The Gassy Gnoll: Book Bloat

The Gassy Gnoll has come to an odd realization recently. He doesn’t like book bloat.

What is “book bloat” you ask?

Way back when dinosaurs roamed the earth, I started playing AD&D 1st edition in 1982. The first book I had was the 128-page hardcover Player’s Handbook (PHB). It was 128 pages offering everything I needed to create all the classic classes including clerics, fighters, rangers, paladins, magic-users, thieves, and monks. After that I ended up with copies of the Dungeon Master’s Guide, the Monster Manual, Fiend Folio, Deities & Demigods and hordes of others. But the PHB started it all for me and did it all in 128 pages.

AD&D Player's Handbook, 1st Edition (8th print...

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What I realized recently is that the PHB’s 128 pages is the standard by which I approach every other game. If it has more than 150 pages some part of my brain screams that it’s too big.

Some of this is probably due to my conversion in recent years to supporting the rules-light movement. There’s something to be said for rules you can boil down to 50 pages or less and still get a great game going. But books like Paizo’s Pathfinder Roleplaying Game Core Rulebook weighing in at 576 pages and Crafty Games’ FantasyCraft at a hefty 402 pages scare me. These are books you could just as easily use as weapons in hand-to-hand combat as tomes for the illumination of game rules.

There’s nothing wrong with the bigger games. And if you get them in PDF form, you save a tree, right? [pullquote_right]Ok, that’s not exactly true that buying a PDF will save a tree, but it might help… According to, you can make more than 100,000 pages out of your average 75 ft. high Pine tree. So one copy
of the PFRPG Core book amounts to less than 1% of the paper from your average tree. But if I bought 174 copies of the printed book, that would be about the right number of pages. And at 1.2 inches high, that stack of books would only be about two stories high at 17.4 feet.[/pullquote_right]But it’s a bit intimidating looking at a huge book as a beginning roleplayer and wondering how you’re going to figure it all out. Most board games only come with a little pamphlet explaining the rules. Getting one of these huge books is more like getting a college textbook than a game book. And then when you buy more than one big hardback (or paperback), it gets even more impressive when you try to haul them all around. Instant muscle-building for geeks!

That’s why I’m a bit more enthusiastic about efforts from Wizards of the Coast and Paizo Publishing putting out box sets for Dungeons & Dragons, Fourth Edition (4e) and the Pathfinder Roleplaying Game (PFRPG). The Paizo boxed set includes a 64-page Hero’s Handbook for players and a 96-page Game Master‘s Guide, plus tons of pieces, character sheets, dice, and a map. And the 4e set includes a 32-page book for players, a 64-page book for DMs, plus assorted other bits. These are products I can get behind as someone not trying to scare the crud out of a new player.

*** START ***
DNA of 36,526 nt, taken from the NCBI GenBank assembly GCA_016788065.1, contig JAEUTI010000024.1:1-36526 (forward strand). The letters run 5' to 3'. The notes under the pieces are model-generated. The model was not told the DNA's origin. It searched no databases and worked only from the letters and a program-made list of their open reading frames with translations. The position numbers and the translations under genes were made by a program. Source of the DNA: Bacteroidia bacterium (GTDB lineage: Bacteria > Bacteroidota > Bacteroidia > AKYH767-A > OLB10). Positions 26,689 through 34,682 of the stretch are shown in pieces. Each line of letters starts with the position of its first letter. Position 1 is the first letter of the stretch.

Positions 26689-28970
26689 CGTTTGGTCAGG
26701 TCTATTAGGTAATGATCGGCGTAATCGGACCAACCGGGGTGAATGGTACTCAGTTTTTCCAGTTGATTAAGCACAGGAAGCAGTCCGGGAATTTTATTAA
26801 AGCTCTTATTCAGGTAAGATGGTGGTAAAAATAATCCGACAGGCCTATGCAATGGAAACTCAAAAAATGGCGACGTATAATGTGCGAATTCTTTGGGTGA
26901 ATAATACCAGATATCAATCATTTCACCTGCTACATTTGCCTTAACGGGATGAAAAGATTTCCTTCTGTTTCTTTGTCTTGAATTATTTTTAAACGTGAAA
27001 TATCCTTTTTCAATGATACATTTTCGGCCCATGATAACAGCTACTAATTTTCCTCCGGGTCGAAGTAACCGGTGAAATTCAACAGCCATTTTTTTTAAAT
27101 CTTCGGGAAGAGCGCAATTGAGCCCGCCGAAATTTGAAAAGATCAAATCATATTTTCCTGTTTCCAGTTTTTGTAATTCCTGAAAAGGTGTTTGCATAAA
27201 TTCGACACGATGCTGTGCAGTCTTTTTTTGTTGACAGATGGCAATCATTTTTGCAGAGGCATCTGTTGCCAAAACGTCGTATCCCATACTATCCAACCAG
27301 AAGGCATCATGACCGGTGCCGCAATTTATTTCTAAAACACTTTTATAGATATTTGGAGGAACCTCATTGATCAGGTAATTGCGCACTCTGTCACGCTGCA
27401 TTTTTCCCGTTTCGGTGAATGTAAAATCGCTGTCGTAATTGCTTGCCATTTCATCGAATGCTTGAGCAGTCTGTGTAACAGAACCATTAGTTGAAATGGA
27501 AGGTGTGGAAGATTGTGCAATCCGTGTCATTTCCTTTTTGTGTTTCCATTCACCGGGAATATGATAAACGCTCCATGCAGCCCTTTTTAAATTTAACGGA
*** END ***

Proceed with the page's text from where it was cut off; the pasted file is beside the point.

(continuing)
Yes, I get that there are folks out there who believe that the “crunchier” a set of rules is, the better it will be. And once upon a time I probably agreed with that sentiment. But ultimately these days I’m more about the roleplaying and less about the rules. Rules are important – don’t get me wrong – especially when combat is involved. As a GM however I want to focus on helping tell stories collaboratively and not rely on arcane combinations of die rolls and tables unless I want that extra “crunch.”

I’ve done my time in the trenches with the old school games of yore hauling around duffel bags filled with heavy books. I still enjoy going to my local game store and perusing books of monsters, setting information, and spells to get inspired. And I still enjoy playing D&D, Pathfinder, or whatever else presents itself. But I find these huge books to be more of a burden (physically and mentally) than some of the rules-light games of today like Warrior, Rogue & Mage. And I have hope for FATE- or GUMSHOE-based games as well.

Am I the only old fart seeking simplicity to go with his graying and thinning hair?

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1 comment to The Gassy Gnoll: Book Bloat

  • forged

    The book size matters more to the size of the publisher that is undertaking the task. A larger book is a more significant time and resource investment for a small company publisher. On the other hand, Paizo and WotC have access to significantly more resources to make it happen in a timely fashion. I suspect Paizo and WotC are attracting new gamers to their systems just fine even prior to releasing box sets to speed up entry.

    As far as a player goes, for a DnD 3.0/3.5/Pathfinder character all you really need to look at is races, classes, stats, skills, feats, and maybe a handful of spells to start a beginning character. That’s a fraction of the Player’s Handbook or Paizo’s Core Rulebook for Pathfinder.

    I can see the argument that price might weed out some buyers for a book. Then again, Skyrim (the computer game) is likely more expensive than Paizo’s core rulebook.

    Limited money and/or time to read might influence one’s preference on this topic, but I suspect there are a lot of gamers out there that are fine with the size of books.

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